BRARD: We don't look at them as football players but as young men. It is not only about their development as player but also about how they do at school and in their normal lives at home.
We give them individual attention and also their parents. We help them with their education as we work with the Thorbecke Lyceum (school) to adjust the class hours to our training schedule.
We also provide information about agents to the players and their parents as in the recent past several youth players were drawn away by big clubs (for example Nathan Ake to Chelsea, Kyle Ebecilio to Arsenal)."
REUTERS: But how do you keep an eye on the individual situation outside the club?
BRARD: Our coaches are very alert about what is going on and we also stay in touch with their mentor at school.
For example, a few years ago I received information that one of our players, who was part of a national youth team that qualified for a Euro final tournament, displayed very bad behaviour at school.
For us that was a reason to withdraw him from the national youth squad and that decision was backed up by the KNVB (Dutch football association).
REUTERS: How does the youth department work and how is talent discovered and brought into the club?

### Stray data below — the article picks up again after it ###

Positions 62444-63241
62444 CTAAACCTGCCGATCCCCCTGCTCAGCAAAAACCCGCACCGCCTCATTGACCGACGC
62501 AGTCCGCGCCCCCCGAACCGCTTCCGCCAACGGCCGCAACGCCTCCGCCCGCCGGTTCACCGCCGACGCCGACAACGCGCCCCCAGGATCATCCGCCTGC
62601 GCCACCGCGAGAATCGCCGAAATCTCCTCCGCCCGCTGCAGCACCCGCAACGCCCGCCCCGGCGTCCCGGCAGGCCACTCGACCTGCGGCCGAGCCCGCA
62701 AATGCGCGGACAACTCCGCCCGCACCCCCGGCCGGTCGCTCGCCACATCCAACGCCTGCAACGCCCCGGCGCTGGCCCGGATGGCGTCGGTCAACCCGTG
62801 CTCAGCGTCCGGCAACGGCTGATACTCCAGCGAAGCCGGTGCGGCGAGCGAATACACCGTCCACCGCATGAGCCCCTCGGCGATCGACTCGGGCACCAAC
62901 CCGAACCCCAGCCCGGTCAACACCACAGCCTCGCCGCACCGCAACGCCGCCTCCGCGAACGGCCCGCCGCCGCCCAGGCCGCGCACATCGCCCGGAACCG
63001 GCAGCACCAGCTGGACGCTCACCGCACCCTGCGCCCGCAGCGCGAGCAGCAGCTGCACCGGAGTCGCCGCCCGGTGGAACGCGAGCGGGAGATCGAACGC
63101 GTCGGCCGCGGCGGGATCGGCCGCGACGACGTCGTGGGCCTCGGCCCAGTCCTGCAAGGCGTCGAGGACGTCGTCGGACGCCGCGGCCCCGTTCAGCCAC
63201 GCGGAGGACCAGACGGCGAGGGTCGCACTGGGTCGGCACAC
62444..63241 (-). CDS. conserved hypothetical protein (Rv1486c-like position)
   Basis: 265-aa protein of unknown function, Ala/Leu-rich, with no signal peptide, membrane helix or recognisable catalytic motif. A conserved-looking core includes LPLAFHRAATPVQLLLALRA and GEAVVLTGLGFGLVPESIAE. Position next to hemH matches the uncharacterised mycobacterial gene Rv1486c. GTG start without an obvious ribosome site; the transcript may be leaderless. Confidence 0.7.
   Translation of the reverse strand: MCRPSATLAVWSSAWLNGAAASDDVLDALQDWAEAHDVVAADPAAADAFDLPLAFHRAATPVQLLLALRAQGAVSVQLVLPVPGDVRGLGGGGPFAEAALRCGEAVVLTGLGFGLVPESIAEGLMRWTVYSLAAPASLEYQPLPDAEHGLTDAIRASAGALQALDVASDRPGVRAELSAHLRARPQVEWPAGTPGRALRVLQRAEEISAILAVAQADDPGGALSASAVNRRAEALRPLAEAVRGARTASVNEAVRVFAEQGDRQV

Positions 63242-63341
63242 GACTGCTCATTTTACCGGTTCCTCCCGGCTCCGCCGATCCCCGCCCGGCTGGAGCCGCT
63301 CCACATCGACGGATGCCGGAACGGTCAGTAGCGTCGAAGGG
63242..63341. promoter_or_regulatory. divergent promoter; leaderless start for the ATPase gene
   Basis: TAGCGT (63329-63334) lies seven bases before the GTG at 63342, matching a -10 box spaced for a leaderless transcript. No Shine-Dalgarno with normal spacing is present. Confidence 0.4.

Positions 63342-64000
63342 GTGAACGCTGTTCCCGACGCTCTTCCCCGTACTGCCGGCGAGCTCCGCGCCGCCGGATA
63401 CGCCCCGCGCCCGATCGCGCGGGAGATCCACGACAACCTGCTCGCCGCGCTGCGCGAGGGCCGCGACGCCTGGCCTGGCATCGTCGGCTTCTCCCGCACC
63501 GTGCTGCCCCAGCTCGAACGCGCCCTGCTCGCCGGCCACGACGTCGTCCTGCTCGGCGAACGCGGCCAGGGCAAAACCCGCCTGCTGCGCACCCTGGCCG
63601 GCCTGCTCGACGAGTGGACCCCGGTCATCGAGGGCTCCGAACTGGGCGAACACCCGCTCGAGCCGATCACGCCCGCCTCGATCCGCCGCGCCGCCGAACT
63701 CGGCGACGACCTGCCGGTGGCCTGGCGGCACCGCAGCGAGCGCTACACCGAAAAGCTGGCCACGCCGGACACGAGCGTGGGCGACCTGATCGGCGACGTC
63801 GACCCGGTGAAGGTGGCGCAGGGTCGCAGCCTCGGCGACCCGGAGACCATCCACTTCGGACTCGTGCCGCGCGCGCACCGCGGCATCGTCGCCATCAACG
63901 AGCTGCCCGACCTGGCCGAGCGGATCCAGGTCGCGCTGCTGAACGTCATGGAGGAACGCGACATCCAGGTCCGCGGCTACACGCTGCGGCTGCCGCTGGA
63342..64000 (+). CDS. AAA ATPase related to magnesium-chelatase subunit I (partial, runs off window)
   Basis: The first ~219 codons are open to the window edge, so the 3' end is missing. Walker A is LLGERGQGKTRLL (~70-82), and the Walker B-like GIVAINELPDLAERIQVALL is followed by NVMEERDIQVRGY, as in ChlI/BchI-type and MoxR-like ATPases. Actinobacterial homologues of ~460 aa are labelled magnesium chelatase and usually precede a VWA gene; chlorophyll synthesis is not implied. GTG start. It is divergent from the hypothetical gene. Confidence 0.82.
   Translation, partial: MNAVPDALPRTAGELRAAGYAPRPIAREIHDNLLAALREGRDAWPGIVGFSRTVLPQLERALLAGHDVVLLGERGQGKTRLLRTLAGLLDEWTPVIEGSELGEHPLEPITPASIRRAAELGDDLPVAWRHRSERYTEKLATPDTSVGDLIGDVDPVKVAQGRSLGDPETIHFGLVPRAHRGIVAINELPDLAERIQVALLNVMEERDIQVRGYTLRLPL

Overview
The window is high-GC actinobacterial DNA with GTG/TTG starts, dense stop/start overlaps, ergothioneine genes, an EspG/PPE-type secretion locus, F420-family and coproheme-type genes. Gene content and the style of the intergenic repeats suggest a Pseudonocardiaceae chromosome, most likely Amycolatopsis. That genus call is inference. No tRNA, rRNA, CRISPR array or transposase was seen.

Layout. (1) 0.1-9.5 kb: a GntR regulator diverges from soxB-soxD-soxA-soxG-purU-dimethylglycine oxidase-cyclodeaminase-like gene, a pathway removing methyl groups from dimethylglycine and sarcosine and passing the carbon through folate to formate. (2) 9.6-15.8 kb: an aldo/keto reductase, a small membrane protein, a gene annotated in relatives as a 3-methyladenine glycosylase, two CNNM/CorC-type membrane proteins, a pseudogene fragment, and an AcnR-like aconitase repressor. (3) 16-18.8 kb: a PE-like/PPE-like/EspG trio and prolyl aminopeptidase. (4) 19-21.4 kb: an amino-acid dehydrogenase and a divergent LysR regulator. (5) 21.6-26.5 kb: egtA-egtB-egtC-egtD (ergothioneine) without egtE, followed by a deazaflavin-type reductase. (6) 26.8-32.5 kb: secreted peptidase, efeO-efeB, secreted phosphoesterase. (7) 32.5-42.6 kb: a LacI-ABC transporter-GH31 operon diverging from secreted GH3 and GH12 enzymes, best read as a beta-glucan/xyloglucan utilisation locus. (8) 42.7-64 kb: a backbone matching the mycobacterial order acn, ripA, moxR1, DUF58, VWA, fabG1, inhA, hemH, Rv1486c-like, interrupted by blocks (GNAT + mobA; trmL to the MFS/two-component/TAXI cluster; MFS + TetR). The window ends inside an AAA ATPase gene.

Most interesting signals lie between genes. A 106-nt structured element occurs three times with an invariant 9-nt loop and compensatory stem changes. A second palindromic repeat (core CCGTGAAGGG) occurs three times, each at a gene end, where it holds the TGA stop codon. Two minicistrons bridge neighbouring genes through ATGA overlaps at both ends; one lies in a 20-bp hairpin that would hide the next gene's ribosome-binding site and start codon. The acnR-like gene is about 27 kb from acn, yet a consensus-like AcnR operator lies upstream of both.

BRARD: We work throughout the country with a team of scouts who have built an excellent relationship with most clubs.
If we see a player who might of interest for a certain position in the team for us we always inform his club first before we approach the player.
We focus on players who are 15-years-old or younger as we believe that is the maximum age they can join and be a success in our youth department, although there are some exceptions.
Because several players have made it to the first time, our youth department has become more interesting and now players and coaches throughout the country are approaching us instead of us approaching them.
In the past we also had foreign youth players but because of the financial woes of the club our budgets were reduced and we could not afford to house those players anymore. We not only develop players but also coaches.